Last summer, we decided to do a teaching tour called "The Seeds of Loving Kindness Tour" on the west coast of America. We planned to begin in Los Angeles and teach all the way north through California, Oregon and Washington, culminating on Orcas Island in the San Juan Islands northwest of Seattle. That route takes you through some of the most beautiful places in America, like Big Sur, the redwoods, Mt. Shasta and the Olympic Peninsula. We decided that on this tour, we'd camp wherever possible so that we could enjoy the natural beauty of America. Because tea had become an integral part of our life, we also intended to drink tea in all the beautiful scenic spots we passed through.
Our first stop was Big Sur. As we drove north along what is one of the most spectacular coastlines in the world, we looked for a place where we could camp for free. We turned off on a dirt road and found a perfect spot - a clearing in a grove of pine trees with a view of the ocean. After setting up our tent, we boiled water and brewed a pot of silver needle white tea. Drinking tea has become for us a communion with Nature. The tea plant absorbs the energy of the sun, the moon, the stars and the energy of the cosmos. When we drink the tea, we are imbibing all these energies and they empower us. As we sat on a soft carpet of pine needles, listening to the summer breeze blowing through the pines, we heard sea lions on the beach below us and felt at one with all of Nature.
As we made our way north, we knew that we were going to camp on Mount Shasta, one of the Seven Sacred Mountains of the world. We thought that we'd only give two events in the town of Mount Shasta but the response was so great that we gave ten events, including a tea ceremony that was attended by over thirty people. We've been teaching in Mount Shasta for years but this time we stayed far longer than before and got to explore the mountain more than we ever had on previous visits. Mount Shasta is a powerful vortex of spiritual energy. It is widely regarded to be a focal point of the activity of the Ascended Masters and many spiritual seekers from around the world are drawn there to experience its transforming energy. Camping on Mount Shasta was a sublime experience. One day, Tara and I climbed above Panther Meadow, set up our tea implements and enjoyed sipping purple red tea with the majestic snow-covered peak of Mount Shasta looming above us.
Our next stop was Silver Falls in Oregon, where a trail leads to seven magnificent waterfalls. We'd been there before with a Tibetan Lama, Dzogchen Khenpo Choga Rinpoche. Silver Falls is one of our favorite places on the West Coast, however this was the first time that we'd ever enjoyed tea there. It was a rainy day and a soft drizzle was falling as we drove to the park. As we pulled into the parking lot, the sky cleared and the sun greeted our arrival. We hiked to the tallest of the waterfalls and found a perfect spot to set up our tea and relax while drinking last year's Light Meets Life Ai Lao sheng puerh tea near the plunging waterfall.
Our destination on this tour was Orcas Island, where in 2002 we took the Bodhisattva Vows with our Tibetan Buddhist Lama. When one takes the Bodhisattva Vows, one pledges to devote one's life to being of service to all beings. Tara and I intended to renew our vows where we had originally made them on the top of the tower at the summit of Constitution Mountain on Orcas Island. As we drove up the mountain, it was typical fall weather in the Pacific Northwest, which means it was raining. We stopped halfway up the mountain and walked on a trail through moss-covered trees just as the rain let up. We walked along the trail past ferns bejeweled with glistening water drops, found a fallen tree trunk to sit on, and as a soft mist enveloped us, we enjoyed a pot of Tieguanyin oolong tea.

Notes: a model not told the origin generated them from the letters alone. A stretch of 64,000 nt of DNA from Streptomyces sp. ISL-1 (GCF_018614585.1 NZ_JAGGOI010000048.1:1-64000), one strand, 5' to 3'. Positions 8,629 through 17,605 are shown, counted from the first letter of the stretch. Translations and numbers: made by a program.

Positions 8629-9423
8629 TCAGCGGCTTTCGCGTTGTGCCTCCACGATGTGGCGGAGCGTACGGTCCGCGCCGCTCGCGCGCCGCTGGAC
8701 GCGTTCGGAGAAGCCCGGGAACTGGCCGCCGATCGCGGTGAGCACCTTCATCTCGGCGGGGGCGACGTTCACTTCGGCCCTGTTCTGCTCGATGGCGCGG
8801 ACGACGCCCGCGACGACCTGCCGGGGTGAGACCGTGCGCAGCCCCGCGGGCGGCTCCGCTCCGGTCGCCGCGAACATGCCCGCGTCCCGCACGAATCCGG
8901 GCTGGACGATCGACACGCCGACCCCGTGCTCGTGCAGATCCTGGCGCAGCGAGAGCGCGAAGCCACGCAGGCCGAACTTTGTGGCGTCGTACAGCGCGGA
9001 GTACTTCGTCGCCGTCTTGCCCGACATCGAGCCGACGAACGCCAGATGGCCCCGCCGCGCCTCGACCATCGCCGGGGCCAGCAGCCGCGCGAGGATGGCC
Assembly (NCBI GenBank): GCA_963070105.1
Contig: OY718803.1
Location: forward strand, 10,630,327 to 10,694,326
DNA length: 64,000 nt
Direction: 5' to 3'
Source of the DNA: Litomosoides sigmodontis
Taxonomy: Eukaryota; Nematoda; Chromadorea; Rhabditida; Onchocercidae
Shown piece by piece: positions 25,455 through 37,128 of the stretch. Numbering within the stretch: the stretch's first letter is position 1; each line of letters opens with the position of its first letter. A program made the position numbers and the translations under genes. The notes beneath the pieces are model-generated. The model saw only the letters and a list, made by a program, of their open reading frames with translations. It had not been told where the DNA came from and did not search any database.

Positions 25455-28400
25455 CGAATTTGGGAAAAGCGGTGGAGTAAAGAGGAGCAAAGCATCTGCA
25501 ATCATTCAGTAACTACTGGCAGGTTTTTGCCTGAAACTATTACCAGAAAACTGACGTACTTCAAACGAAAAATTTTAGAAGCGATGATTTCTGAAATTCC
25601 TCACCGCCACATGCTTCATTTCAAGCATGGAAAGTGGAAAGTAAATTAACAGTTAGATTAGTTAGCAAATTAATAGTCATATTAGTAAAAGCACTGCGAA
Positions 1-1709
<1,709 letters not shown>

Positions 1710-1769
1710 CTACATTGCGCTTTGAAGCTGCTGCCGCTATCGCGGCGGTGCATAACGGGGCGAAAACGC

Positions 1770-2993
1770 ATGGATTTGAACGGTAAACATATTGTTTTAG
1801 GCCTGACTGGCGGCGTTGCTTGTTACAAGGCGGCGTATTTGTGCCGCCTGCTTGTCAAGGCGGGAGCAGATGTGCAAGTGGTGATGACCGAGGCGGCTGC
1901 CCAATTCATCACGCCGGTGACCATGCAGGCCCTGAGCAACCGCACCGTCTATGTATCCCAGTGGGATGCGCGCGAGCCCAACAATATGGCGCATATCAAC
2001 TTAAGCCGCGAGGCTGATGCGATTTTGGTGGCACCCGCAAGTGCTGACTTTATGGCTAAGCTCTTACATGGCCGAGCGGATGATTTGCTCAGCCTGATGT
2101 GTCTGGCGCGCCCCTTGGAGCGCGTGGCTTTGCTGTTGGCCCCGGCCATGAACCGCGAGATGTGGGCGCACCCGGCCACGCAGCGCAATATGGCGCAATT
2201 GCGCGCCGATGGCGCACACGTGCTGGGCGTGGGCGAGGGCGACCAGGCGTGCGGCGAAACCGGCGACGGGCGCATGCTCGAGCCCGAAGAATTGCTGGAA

We had been looking for years for a place in America that felt like home where we could create a base and settle down to write a few books. Mount Shasta called to us, so when we completed the west coast tour, we decided to stay in Mount Shasta for the winter. When we lived in India, we had a home at the base of Arunachala Mountain. Arunachala is considered by many to be the most sacred mountain in India. Now, we found ourselves living at the base of Mount Shasta that is widely believed to be the most sacred mountain in America. Like Mt. Kailash in Tibet and Mt. Fuji in Japan, these mountains are powerful places that draw people from around the world for transcendental experiences.
One day, we decided to make a pilgrimage to Crater Lake in Oregon. It had been snowing so we didn't know if we'd actually be able to get to the lake. Luckily, the road was open and we were able to walk all the way to the edge of the cliff overlooking the beautiful caldera lake. At a depth of 592m, it is the deepest lake in the United States. Tara and I set up our tea in the snow and savored some steaming hot Mi Xiang red tea while enjoying one of the most spectacular views in America. Tea and Nature are indeed the perfect combination!
Drinking tea in Nature has become just about our favorite thing in life. We've come a long way from the days when Lipton and Constant Comment were the only teas we knew of. Now, Tea is a way of life. It's our spiritual practice, a sacred communion with Nature and the Cosmic Energy. We have only begun this grand adventure into the inner secrets of Tea and are enjoying its constant unfolding...